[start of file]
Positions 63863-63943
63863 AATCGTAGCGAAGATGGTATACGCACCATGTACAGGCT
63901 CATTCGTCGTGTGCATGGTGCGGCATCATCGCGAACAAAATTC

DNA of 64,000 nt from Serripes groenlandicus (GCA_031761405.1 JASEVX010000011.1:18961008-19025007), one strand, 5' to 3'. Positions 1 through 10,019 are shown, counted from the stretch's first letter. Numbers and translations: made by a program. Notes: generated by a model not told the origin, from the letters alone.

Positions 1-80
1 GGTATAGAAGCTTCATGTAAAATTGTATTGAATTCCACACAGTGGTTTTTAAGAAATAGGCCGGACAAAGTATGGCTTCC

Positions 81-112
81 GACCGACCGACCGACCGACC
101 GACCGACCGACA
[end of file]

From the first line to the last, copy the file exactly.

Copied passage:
Positions 63863-63943
63863 AATCGTAGCGAAGATGGTATACGCACCATGTACAGGCT
63901 CATTCGTCGTGTGCATGGTGCGGCATCATCGCGAACAAAATTC

DNA of 64,000 nt from Serripes groenlandicus (GCA_031761405.1 JASEVX010000011.1:18961008-19025007), one strand, 5' to 3'. Positions 1 through 10,019 are shown, counted from the stretch's first letter. Numbers and translations: made by a program. Notes: generated by a model not told the origin, from the letters alone.

Positions 1-80
1 GGTATAGAAGCTTCATGTAAAATTGTATTGAATTCCACACAGTGGTTTTTAAGAAATAGGCCGGACAAAGTATGGCTTCC

Positions 81-112
81 GACCGACCGACCGACCGACC
101 GACCGACCGACA